A new biography of the Labour leader makes for very worrying read, writes ‘politics anorak’ Ruth Dudley Edwards

18 February 2019

Labour leader Jeremy Corbyn in full flow in the House of Commons

Labour leader Jeremy Corbyn in full flow in the House of Commons

Being prone to insomnia, I keep on my Kindle a stock of really boring, sleep-inducing books. Recently I read two biographies of Jeremy Corbyn, who is interesting only because he accidentally became leader of the Labour Party.

I knew he was dull, but I hadn’t established the sheer depths of his dullness, and certainly page after page about how he went day after day to give the same old speeches to the like-minded often caused my eyelids to droop and the Kindle to fall from my hand.

But there were occasional interesting bits. As, for instance, the allegation that he and his brother Piers chose to go to a political meeting rather than to their mother’s death bed on the grounds that, as a socialist, she would understand their priorities.

Yet, because I am a politics anorak, I can’t wait to get my hands on the third biography, Dangerous Hero: Corbyn’s Ruthless Plot For Power, by the notoriously unforgiving Tom Bower, who has filleted many a household name including Tony Blair, Richard Branson and Prince Charles.

The book isn’t published yet, but there have been substantial extracts in the Mail on the last two Sundays, and it’s clear Bower’s hatchet is as sharp as ever.

Corbyn is even duller and more boring than I’d realised, yet because of circumstances and the virulence and fanaticism of his west-hating, pro-communist, mostly clever inner circle, he has to be taken seriously as a potential danger to his country and its allies.

What is very clear is that the cuddly grandfather persona is a facade masking a thick, tunnel-visioned, inflexible ideologue who seems not to have had a new idea since his teens; is a disorganised ditherer who gets his news coverage from the communist Morning Star; is an academic failure who hates achievers; has no sympathy with anyone aspiring to better themselves and has a dreary vision of a world of socialist conformity.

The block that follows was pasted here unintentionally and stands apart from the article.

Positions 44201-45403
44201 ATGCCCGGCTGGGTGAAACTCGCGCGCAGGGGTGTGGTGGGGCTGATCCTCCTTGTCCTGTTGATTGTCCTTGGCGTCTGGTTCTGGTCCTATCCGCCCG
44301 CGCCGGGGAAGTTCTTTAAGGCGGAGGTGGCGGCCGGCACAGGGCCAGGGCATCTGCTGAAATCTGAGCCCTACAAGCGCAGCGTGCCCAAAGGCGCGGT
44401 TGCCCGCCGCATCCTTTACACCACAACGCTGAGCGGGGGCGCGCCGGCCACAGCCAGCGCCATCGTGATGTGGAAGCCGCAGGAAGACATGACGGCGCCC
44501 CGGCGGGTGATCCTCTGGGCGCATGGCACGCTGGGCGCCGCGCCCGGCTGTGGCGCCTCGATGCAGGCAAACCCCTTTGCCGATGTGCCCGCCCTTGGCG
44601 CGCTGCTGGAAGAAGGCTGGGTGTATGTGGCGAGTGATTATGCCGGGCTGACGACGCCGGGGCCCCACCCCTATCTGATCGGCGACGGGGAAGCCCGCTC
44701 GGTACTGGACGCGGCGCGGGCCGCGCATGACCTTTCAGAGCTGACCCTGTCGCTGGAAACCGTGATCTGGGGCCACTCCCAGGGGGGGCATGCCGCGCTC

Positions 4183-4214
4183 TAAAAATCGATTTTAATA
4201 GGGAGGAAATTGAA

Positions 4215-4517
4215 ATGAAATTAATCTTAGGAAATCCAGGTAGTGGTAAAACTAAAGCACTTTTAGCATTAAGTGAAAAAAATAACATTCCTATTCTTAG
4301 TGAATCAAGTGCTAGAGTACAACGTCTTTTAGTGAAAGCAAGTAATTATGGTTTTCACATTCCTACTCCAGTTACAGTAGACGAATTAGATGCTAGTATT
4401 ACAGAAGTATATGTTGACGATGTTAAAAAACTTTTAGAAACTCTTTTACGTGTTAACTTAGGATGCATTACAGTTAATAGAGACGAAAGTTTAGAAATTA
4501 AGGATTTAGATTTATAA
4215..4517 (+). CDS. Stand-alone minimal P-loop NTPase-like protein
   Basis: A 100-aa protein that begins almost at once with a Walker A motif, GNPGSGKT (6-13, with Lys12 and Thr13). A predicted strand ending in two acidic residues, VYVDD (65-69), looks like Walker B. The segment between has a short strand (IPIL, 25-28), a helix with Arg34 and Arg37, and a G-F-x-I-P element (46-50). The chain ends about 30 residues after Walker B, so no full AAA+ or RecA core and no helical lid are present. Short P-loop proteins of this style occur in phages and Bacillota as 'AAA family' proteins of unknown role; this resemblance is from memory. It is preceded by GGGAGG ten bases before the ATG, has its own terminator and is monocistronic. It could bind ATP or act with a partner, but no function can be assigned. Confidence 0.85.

The official story of the collapse of his first marriage after four years was that the couple grew apart because of his commitment to politics. But that was an understatement.

It was “joyless”, said Wife Number 1, who left him because she couldn’t stand living with a man who was out every evening at socialist meetings, never read a book, didn’t care about music, art, beauty, drama, food or anything else, and on holiday insisted on sleeping in a tent and didn’t want even to look at anything he disapproved of, like a magnificent royal palace.

We had been told that he and Wife Number 2 split because of a principled dispute over a son’s schooling, but the reality was that she couldn’t cope with a husband who resisted her getting a cleaner because that would show “bourgeois” tendencies, was just as dreary as her predecessor had found him, and risked bankruptcy because he preferred his money to fund his cause rather than his family.

Even Diane Abbott, with whom he had a one-year affair, packed her bags and left because there was no fun.

Corbyn has always hated the EU: in 2014 he told President Maduro of Venuezuela – who would go on to wreck his country and starve its inhabitants – that Europe “had suffered appallingly” because the EU was a capitalists’ club and a barrier to his life’s work of “building socialism”.

Yet to keep his young party members happy, he pretended to be a Remainer while secretly undermining Labour’s pro-EU campaign.

I have a deep faith in the common sense of the British voter, and am comforted that though Theresa May is a useless Prime Minister and a dreadful negotiator, the polls show she is rightly preferred to this sinister fool.

But Bower’s evidence is so worrying that I’ve no doubt the full biography will not be sending me to sleep.

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